Prince Charming did let the side down after Kings Of The Wild Frontier and backwards discovery of the darker, Post Glam New Wave of Dirk Wears White Sock.
    Where KOTWF swam deep in a sea of backed up hype and New Wave Rock Star Bravado, Prince Charming seemed to take itself a bit to seriously. Stand And Deliver is absolutely the height of Ant Music, but I also have as soft spot for Ant Rap. It’s just a song that doesn’t take itself seriously and I think it’s a mistake to think it does. It’s Glam Rap.
    Prince Charming traded in much of the “tribal” percussive interest of KOTWF for latin rhythms which were VERY popular among the New Romantics.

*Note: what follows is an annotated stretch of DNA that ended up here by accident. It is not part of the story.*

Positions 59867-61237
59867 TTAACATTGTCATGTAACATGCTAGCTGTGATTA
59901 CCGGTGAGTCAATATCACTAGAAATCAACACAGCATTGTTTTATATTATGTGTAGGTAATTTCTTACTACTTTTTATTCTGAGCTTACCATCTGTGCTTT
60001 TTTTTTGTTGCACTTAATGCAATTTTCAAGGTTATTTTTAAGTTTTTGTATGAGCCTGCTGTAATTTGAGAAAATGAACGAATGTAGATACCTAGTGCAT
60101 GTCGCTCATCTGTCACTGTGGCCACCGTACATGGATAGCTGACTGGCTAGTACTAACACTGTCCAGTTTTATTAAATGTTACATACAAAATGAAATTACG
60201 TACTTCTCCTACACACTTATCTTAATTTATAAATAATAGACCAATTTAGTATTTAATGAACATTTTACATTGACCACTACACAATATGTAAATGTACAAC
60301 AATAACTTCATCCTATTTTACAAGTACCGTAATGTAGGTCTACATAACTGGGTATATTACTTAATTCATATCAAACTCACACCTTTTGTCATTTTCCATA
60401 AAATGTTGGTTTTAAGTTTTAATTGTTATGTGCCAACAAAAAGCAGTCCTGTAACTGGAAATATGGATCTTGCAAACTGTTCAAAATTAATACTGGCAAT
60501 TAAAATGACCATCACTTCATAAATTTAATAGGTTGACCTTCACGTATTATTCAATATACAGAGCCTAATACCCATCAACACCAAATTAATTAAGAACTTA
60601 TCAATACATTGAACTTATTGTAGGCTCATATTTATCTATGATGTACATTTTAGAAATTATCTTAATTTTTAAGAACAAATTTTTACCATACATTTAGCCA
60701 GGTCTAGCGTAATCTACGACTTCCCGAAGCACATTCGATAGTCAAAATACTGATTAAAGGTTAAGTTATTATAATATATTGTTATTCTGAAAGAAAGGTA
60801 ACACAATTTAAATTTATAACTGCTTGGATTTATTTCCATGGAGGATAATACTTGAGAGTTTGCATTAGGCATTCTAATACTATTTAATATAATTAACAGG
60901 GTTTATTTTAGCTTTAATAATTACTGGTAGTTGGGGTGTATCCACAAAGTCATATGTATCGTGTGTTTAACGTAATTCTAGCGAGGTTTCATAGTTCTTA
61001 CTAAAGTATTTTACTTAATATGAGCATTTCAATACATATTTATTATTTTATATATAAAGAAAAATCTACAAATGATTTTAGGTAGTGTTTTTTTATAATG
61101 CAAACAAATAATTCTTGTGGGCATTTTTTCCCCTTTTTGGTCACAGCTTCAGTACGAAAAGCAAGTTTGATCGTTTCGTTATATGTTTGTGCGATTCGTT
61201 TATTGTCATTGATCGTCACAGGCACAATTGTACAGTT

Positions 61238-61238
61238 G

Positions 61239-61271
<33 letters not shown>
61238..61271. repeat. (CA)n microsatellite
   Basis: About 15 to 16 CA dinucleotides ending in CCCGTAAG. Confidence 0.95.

The title single did offer one saving grace in the b-side Christian D’Or – one of my favorite Ants songs. It’s like a blueprint for that cyber-rockabilly that SS Sputnik would unleash 5 or so years later.
    And I know I am in a very small minority, but I REALLY liked Adam’s 2013 album. The track Vince Taylor made my Top 40 of that year. I just find it an entertaining album.


    • postpunkmonk says:

      Echorich – Funny you should mention a B-side. I bought “B-Side Babies” as soon as it came out, and have loved it ever since. Between it and the DLX “Antmusic” I found “Prince Charming” to be utterly superfluous. I might have to buy a DL of “Scorpios,” though! It worked like a fiend for me.


  4. JT says:

    “….latin rhythms which were VERY popular among the New Romantics.”

    I am having trouble thinking of any further examples of this in the Nu-Ro canon.
    Classix Nouveau, DD, Japan, Ultravox, Visage… where are these Latin rhythms you speak of?


    • postpunkmonk says: